Explore Australian science

Science drives innovation and economic, social and cultural change.

It’s at the heart of the innovations that transform the human condition: vaccines, smart phones, flight and clean energy.

It tells us how our world is changing, and what we can do about it, if we choose to.

It reveals where we, our world, our galaxy, and our Universe came from, and where we’re going.

Stories of Australian Science celebrates discoveries and the people behind them.

Stories of Australian Science 2016 is now available online

This collection features more than 70 stories and celebrates the best of the past year’s Australian science: from supercharged rice to feed the world; halving brain scarring from strokes; what unboiling an egg means for pharmaceuticals; using maths to save seagrass sanctuaries; and printed medical tools from the scientists who brought us the world’s first printed jet engine.

Stories 2016And there’s a special feature on Australia-Indonesia collaborations.

We’ve also included the winners of many of Australia’s science prizes, and we’ve got the best young researchers from Fresh Science.

Read the individual stories here, or view them together as a PDF here along with our earlier editions.

We’ve already promoted the collection at the AAAS in Washington, and over the coming months we will distribute 15,000 copies to journalists, embassies, schools, MPs and others in Australia and around the world. Read the full distribution here.

And we’re sharing all the stories on Facebook, Instagram, and Twitter via @AusSciStories.

Please feel free to use the stories for your own social media, website and publications. Everything is available for reuse under a Creative Commons licence.

More Stories of Australian Science and our other publications

Over the past decade, we’ve profiled the breadth and depth of Australian science in our magazines — from astronomy to zoology, climate science to quantum mechanics.

We have hundreds of stories from every State and Territory. And we have a host of special collections including:

We’ve featured more than 200 stories so far, all of which are available online.

Scroll down for more, or search by organisation, Australian state, or field of science using the menus on the left-hand side of this page.

And if you’d like to see your work in the collection take a look at our submission guidelines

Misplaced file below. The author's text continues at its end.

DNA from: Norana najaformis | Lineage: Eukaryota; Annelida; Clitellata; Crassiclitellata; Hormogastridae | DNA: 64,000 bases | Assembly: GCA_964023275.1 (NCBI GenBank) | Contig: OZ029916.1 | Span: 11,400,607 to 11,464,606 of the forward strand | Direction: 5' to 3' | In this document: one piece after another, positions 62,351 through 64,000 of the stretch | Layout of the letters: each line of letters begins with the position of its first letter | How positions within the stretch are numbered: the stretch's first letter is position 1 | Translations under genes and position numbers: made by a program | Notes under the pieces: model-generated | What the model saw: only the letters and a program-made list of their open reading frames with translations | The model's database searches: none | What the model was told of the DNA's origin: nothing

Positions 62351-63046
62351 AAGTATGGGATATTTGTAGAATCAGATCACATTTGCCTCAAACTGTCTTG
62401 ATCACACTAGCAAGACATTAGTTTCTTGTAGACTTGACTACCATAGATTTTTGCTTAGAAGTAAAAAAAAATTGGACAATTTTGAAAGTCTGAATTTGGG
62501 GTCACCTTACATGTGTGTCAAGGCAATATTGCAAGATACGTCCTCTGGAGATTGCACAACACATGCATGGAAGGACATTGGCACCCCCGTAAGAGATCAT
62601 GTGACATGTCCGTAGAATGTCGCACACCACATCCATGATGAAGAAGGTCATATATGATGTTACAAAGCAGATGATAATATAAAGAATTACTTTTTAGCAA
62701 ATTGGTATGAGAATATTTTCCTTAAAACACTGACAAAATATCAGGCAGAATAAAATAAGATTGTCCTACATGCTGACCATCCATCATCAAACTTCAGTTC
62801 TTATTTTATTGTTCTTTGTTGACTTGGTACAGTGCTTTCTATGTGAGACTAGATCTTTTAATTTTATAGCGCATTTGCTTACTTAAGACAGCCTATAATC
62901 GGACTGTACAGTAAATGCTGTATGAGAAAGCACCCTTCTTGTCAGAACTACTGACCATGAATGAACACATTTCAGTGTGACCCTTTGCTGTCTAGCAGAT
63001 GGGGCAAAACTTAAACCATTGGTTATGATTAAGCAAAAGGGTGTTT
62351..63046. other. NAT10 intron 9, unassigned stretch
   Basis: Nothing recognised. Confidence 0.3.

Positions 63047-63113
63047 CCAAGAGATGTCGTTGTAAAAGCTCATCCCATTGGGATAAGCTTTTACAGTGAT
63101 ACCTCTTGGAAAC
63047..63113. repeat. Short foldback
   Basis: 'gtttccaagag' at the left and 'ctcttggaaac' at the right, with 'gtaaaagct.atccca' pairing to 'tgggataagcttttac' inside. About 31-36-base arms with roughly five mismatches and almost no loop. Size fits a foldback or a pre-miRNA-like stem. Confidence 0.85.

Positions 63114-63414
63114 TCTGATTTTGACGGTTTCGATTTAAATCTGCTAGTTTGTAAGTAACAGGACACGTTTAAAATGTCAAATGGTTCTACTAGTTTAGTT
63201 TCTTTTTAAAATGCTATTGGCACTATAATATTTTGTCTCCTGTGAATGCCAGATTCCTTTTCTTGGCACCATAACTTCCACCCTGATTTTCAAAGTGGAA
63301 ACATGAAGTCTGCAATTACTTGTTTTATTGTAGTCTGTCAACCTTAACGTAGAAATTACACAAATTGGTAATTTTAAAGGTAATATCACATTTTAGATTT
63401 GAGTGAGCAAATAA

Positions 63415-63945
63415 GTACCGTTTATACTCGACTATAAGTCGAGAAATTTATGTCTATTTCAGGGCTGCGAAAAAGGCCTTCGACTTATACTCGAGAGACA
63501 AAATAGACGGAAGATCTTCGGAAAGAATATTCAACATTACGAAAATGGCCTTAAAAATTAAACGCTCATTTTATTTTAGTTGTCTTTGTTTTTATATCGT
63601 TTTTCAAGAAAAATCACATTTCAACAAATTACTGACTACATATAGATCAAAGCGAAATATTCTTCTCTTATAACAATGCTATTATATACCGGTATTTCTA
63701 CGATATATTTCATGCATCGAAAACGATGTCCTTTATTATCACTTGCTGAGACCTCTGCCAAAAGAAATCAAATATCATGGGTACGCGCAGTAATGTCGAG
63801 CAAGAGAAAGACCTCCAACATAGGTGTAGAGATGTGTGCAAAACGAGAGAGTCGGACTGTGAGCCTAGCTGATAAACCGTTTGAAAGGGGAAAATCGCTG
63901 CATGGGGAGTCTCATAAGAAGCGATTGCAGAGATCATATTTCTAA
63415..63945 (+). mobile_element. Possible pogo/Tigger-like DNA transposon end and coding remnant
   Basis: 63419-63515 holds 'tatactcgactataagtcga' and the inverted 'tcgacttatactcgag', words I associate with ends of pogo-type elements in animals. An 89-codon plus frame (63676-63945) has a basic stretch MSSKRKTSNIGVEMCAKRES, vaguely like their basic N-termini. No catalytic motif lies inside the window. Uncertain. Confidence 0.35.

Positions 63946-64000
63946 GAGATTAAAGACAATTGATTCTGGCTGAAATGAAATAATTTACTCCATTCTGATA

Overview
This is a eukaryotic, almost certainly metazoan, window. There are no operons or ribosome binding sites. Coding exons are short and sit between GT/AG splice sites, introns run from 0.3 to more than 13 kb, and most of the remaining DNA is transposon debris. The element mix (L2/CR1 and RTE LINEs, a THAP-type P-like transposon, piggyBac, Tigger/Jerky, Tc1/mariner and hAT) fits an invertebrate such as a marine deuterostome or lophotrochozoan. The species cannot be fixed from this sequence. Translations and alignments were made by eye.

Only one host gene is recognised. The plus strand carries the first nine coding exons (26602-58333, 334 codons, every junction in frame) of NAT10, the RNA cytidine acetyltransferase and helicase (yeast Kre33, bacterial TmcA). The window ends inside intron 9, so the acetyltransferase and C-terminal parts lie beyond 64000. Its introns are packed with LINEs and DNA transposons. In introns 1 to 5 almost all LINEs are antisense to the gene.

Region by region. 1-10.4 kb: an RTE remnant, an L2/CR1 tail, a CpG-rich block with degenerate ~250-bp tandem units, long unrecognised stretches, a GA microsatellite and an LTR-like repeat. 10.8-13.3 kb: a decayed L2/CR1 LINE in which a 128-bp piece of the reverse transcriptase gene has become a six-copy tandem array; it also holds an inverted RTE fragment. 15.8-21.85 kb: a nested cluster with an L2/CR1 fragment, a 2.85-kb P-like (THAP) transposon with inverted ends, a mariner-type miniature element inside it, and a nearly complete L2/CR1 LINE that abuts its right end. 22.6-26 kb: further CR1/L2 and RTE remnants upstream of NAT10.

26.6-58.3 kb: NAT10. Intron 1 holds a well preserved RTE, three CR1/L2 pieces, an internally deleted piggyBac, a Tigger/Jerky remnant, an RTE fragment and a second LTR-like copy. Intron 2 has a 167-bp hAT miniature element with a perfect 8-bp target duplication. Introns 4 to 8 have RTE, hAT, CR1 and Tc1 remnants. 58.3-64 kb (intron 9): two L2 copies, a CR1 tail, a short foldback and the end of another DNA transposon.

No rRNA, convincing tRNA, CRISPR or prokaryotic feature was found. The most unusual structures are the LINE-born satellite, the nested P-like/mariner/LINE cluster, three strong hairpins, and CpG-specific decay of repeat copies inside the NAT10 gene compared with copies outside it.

Add colour for 10 times more gas

Matthew Lee (left) and Mike (right) injecting nutrients into a coal seam 80 metres below ground. Credit: Sabrina Beckmann

Adding a simple textile dye can increase the methane yield of coal seam gas wells by a factor of 10, researchers from the University of New South Wales (UNSW) have found.

The discovery could breathe new life into old, exhausted wells, reducing the need for new ones.

It could also improve the economics of renewable biogas energy production.

Continue reading Add colour for 10 times more gas

What happens next?

You’re in hospital: should you stay? Should you leave? What’s your risk of dying?

The patient’s ‘forecast’ is continually updated with the results of each of their medical tests. Credit: Chris Stacey, Macquarie University
The patient’s ‘forecast’ is continually updated with the results of each of their medical tests. Credit: Chris Stacey, Macquarie University

By mining electronic health records, researchers at Macquarie University believe they can help improve decision making by health professionals.

Dr Blanca Gallego Luxan is investigating using hospital information and state health and death registries to fill gaps in patient care – whether due to discontinuity of care, lack of information on a condition, or simply the limits of what humans can predict.

Continue reading What happens next?

Collaborating to combat killers

Indonesian and Australian researchers are working together to combat two big killers: pneumonia, and tuberculosis.

Around six million young Indonesians catch pneumonia each year, according to a 2008 study, and it’s the number one killer of children under five. Researchers now think there might be a link to how much time kids are spending out in the sunshine—more specifically, their level of vitamin D.

Continue reading Collaborating to combat killers